High Pay Centre and CIPD analysis shows that despite an increasing interest in ESG (Environment, Social and Corporate Governance) factors, performance-related pay for FTSE 100 CEOs is still primarily based on financial returns to shareholders rather than the needs of a range of stakeholders.
For every pound a FTSE 100 CEO could earn for meeting an employee-related target, they could potentially receive £41 for meeting a financial metric.
The findings point to a clear disconnect: while ESG measures are often stated as important in business strategies, they are omitted from the measures that are considered for performance-related executive pay.
The research found that only 34% of FTSE 100 companies used employee-related metrics in their CEO performance-related pay package. Amongst the companies that used these metrics, they account for just 5.9% on average of the maximum incentive pay available to CEOs. Across the FTSE 100 as whole, employee-related metrics accounted for only 2% of maximum incentive pay. By contrast, all companies analysed in the research use financial metrics for their performance related pay packages. These metrics had an average weighting of 82.4% of total maximum potential incentive pay.
For short-term annual bonuses, employee-related metrics typically accounted for 11.2% of the potential maximum CEO bonus awards at the companies that used them.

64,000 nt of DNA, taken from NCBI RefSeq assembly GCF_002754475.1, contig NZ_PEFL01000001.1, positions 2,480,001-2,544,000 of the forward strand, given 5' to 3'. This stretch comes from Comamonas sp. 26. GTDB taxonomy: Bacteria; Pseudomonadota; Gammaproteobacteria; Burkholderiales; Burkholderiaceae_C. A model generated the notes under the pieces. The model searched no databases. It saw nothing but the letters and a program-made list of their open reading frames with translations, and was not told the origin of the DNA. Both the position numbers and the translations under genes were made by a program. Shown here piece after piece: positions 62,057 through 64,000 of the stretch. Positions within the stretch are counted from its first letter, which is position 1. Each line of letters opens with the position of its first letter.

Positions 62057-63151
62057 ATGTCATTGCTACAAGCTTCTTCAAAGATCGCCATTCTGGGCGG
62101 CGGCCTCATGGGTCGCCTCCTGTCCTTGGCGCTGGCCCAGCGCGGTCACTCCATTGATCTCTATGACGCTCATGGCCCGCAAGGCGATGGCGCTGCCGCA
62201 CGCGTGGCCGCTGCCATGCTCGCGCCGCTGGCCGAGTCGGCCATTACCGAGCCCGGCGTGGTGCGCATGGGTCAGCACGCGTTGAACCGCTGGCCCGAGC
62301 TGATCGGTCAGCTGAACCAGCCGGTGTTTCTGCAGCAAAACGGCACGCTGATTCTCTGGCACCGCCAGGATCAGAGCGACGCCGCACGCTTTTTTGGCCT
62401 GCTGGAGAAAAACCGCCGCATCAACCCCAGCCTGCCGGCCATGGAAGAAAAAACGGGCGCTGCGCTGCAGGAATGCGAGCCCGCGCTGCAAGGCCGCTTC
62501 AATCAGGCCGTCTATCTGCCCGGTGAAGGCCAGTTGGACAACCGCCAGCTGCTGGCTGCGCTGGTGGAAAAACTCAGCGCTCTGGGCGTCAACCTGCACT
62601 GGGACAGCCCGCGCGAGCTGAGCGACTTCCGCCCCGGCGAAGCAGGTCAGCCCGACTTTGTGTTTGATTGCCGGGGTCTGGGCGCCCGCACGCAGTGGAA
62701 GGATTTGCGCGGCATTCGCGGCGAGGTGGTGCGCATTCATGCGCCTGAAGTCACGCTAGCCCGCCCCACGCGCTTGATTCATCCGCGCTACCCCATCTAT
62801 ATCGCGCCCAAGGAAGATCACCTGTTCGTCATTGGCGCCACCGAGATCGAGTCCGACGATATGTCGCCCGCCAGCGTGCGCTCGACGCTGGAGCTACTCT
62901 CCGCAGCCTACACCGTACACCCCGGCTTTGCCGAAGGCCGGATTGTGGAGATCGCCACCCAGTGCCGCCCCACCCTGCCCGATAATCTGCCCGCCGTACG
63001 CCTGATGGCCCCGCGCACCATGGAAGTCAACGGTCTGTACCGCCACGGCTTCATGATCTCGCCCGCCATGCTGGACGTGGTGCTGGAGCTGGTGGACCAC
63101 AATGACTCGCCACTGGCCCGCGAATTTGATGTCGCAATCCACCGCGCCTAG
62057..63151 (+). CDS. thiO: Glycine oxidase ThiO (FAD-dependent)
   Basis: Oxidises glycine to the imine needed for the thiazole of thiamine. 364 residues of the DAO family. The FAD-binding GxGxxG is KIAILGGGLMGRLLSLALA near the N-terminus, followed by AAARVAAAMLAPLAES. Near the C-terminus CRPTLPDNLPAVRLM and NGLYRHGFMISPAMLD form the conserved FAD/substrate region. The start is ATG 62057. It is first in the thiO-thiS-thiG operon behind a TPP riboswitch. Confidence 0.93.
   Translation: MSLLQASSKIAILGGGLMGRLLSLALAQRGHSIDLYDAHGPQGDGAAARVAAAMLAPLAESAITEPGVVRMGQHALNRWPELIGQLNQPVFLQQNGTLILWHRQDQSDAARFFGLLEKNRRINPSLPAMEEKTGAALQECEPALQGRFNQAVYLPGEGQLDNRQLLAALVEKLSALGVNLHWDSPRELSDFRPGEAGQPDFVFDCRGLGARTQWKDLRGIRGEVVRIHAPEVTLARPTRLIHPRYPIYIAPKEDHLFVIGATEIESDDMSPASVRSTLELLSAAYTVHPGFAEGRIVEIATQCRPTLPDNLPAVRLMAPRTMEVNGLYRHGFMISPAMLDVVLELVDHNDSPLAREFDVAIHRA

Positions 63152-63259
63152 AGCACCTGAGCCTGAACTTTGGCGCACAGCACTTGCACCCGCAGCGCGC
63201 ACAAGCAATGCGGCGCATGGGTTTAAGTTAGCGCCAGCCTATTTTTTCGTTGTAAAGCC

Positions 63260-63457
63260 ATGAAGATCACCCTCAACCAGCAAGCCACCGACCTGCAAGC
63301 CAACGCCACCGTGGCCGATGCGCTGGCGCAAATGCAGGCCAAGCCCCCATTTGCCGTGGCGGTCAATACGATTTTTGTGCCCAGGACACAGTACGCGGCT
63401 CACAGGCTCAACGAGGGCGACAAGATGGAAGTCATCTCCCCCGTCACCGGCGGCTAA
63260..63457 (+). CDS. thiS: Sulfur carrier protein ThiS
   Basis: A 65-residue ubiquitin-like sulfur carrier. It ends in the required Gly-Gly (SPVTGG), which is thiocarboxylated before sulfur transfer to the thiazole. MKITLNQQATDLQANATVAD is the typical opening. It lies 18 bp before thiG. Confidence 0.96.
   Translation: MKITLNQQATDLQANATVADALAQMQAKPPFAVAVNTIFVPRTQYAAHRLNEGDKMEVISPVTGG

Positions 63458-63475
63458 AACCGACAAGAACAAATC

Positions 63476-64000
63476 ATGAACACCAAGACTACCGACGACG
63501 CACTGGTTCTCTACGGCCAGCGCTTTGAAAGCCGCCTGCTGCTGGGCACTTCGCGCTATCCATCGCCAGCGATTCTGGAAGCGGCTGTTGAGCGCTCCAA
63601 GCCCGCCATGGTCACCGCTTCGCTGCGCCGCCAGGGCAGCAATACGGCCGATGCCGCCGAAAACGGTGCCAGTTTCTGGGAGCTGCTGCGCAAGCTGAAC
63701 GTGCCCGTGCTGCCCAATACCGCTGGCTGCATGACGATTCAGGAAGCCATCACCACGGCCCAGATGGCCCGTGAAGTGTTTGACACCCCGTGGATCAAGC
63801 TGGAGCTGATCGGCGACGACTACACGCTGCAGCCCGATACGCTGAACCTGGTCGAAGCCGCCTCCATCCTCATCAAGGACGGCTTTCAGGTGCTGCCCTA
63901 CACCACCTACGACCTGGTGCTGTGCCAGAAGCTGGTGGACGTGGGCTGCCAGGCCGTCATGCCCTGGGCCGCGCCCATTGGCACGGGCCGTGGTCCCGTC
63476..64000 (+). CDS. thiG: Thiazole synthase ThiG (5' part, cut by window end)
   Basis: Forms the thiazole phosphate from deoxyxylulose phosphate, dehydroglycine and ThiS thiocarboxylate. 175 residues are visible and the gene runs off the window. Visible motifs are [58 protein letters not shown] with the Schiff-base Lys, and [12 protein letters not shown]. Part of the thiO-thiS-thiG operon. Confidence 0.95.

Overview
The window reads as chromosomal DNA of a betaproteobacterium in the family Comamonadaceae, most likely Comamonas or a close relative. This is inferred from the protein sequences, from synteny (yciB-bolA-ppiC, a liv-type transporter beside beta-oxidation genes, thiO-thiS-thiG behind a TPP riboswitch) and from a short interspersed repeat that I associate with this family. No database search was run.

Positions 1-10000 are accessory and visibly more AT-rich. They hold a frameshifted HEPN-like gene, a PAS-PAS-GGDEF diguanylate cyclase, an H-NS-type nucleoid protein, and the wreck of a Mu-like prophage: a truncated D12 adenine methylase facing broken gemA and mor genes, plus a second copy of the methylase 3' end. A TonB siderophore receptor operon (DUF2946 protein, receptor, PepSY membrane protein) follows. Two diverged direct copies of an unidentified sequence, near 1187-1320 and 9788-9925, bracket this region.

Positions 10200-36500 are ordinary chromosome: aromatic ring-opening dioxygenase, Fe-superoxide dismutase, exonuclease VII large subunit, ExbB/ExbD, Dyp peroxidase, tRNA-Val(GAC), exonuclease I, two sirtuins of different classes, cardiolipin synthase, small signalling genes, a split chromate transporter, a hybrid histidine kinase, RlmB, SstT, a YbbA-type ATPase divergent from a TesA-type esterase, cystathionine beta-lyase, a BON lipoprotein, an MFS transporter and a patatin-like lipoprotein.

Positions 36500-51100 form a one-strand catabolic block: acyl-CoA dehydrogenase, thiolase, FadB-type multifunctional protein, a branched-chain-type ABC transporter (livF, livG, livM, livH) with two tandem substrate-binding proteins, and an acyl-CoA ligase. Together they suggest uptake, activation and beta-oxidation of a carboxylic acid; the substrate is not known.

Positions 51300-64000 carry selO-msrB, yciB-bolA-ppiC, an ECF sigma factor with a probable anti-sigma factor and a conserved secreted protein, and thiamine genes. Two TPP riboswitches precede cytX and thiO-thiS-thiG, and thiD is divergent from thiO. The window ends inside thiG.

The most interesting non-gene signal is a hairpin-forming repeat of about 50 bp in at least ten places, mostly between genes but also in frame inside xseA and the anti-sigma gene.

For long-term incentive plans (LTIPs), employee-related metrics accounted for an average of just 9% of the total potential value of the plan at the companies that used them.
The three most used employee metrics for bonuses were: Health and safety (12 companies); Employee engagement (10); and Diversity and/or inclusion (9).
For LTIPs, the three most used metrics were: Employee engagement (4 firms); Conduct/culture (2); Diversity and/or inclusion (2).
The High Pay Centre/CIPD report notes that several studies suggest that the use of environmental and social metrics in CEO pay plans has increased in recent years. However, it remains far from standard practice.
This could be a result of the dominant role that shareholders play in UK corporate governance, approving board appointments and executive pay policies. It may also reflect that while financial measures such as company earnings or returns to shareholders are well understood, there is much less consensus on how to measure performance in terms of good employment practices and corporate culture.